Rhubarb-Ade Recipe

When the temperatures start to rise, we love a sip of something thirst-quenching. And while we wouldn’t turn down a good glass of lemonade, we’re especially partial to a refreshing beverage made with local, seasonal produce. Lemon trees can’t survive Michigan winters unless you’re bringing them inside, which is hard to do on a large scale. Rhubarb, on the other hand, thrives in our climate, and, like lemons, is delightfully tart and tangy—plus a beautiful color to boot.

Having grown up with rhubarb—and perhaps one too many glasses of sugar water passed off as lemonade—head chef and managing partner Rodger Bowser had the idea of turning it into Rhubarb-ade. It’s been a springtime hit ever since, resulting in our own twist on the classic saying: When life gives us rhubarb, we make Rhubarb-ade.

Note that we do not recommend attempting this recipe with a home juicer! (As Rodger says, “That s&^* is like juicing fiberglass.”) Stick with a food processor or a Vitamix. We’re speaking from experience, having burned out many juicers in the Deli kitchen until we upgraded to an industrial-strength juicer. 

The moisture content of rhubarb can vary quite a bit, which will impact how hard it is to juice and how much juice you get. Don’t worry if you end up with more or less juice than is called for in the recipe. Just stick with the ratio of 5 parts rhubarb juice to 16 parts water (or a 1:3 ratio to make it easier on your brain) and add sugar to taste.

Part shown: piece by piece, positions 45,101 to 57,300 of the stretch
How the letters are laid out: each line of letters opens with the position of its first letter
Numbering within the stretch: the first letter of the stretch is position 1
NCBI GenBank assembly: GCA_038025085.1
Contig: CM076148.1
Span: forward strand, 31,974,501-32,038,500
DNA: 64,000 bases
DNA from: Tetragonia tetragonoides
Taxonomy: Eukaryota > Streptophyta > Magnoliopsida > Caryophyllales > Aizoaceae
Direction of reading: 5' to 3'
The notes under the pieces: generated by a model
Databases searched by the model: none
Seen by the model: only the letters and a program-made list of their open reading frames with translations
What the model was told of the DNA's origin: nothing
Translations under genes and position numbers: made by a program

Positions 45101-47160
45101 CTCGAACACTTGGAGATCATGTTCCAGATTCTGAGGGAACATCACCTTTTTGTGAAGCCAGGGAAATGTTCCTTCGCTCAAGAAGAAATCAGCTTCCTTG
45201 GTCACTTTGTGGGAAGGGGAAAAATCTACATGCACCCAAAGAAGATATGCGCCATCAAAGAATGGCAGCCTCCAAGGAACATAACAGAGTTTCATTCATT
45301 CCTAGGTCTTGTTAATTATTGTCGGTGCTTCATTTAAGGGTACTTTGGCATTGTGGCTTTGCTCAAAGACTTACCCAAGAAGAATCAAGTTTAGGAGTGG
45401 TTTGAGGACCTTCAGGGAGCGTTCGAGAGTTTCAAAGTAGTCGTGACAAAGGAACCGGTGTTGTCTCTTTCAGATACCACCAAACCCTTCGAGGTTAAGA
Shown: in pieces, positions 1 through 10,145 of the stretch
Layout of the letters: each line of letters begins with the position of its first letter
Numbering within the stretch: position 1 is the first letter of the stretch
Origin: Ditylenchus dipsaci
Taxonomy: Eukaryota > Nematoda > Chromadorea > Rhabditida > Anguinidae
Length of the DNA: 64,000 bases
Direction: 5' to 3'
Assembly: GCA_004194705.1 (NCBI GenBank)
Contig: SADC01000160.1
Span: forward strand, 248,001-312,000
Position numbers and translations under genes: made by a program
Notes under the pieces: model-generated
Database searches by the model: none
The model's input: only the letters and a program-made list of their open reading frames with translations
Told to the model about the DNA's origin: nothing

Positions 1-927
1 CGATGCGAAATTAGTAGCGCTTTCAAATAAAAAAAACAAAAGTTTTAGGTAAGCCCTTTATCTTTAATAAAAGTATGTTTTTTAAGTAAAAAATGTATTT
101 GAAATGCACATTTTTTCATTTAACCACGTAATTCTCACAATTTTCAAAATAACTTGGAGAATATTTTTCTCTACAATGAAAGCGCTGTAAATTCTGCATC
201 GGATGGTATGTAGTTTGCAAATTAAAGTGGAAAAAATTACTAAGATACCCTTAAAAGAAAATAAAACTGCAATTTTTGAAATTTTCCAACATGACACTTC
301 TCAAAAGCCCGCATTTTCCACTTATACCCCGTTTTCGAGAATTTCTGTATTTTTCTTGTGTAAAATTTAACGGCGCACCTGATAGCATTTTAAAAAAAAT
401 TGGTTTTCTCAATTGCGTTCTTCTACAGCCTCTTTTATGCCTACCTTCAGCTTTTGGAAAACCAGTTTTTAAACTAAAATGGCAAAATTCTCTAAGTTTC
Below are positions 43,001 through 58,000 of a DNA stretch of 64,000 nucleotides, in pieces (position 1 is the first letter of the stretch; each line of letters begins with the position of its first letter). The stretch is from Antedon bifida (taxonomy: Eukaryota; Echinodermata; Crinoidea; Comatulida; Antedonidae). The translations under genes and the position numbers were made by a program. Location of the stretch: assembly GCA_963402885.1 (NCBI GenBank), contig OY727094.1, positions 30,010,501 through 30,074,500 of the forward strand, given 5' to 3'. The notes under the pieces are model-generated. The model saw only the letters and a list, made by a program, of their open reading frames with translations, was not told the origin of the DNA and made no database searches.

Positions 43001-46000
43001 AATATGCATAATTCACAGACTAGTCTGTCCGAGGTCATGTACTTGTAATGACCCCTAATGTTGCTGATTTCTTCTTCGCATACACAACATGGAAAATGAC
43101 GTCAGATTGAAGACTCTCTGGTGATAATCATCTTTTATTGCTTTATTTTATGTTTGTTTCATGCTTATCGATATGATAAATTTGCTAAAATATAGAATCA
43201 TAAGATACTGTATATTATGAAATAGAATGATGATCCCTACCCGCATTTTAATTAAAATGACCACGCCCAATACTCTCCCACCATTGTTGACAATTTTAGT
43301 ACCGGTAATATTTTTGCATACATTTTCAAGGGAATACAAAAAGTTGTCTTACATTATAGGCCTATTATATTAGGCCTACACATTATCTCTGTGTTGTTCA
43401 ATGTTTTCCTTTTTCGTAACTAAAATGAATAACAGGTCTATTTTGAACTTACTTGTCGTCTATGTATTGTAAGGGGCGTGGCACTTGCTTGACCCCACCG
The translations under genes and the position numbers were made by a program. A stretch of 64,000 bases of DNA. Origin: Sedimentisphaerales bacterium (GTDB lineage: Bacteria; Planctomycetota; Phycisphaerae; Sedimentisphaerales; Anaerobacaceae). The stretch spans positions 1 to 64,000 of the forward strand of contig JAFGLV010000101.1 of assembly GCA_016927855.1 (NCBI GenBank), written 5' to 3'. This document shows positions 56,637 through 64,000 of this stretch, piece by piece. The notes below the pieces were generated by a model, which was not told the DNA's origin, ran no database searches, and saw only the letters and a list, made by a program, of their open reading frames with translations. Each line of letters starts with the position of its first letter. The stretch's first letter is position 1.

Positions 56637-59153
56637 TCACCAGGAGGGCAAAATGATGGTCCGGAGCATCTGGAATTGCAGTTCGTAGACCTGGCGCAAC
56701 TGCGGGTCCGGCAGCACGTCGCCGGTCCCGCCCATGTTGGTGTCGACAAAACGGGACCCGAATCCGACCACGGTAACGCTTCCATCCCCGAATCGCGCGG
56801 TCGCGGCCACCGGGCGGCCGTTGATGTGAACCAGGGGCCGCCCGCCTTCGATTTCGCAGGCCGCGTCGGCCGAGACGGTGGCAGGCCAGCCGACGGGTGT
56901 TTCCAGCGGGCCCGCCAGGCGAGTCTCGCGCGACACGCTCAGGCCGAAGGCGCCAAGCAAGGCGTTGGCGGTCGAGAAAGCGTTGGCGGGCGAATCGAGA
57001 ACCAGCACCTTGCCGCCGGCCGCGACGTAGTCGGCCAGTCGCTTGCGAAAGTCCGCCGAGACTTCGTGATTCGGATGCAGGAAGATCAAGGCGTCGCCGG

Makes about 2 ½ pints

1 lb (about 3½ cups) fresh rhubarb, chopped into 1-inch pieces 

3 oz (⅓ cup + 2 tsp) granulated sugar

32 oz (4 cups) water

  1. Process the chopped rhubarb until it’s completely broken down and looks juicy and pulpy, scraping down the sides of the food processor or blender as needed. 
  2. Using a cheesecloth-lined sieve or a nut milk bag, strain the rhubarb pulp over a bowl, aggressively pressing down and squeezing the pulp to extract as much juice as possible. 
  3. In a large pitcher or container, mix together 1¼ cups rhubarb juice with the sugar and water. Alternatively, place them back into your food processor or blender and pulse to combine to help the sugar dissolve faster

Tip: If rhubarb isn’t in season, or is just hard to find in your neck of the woods, you can substitute an equal amount of frozen rhubarb; let it thaw before proceeding with the recipe. The color of the resulting juice might not be quite as vibrant and it will be a touch less tart, but it will still be a satisfying taste of spring.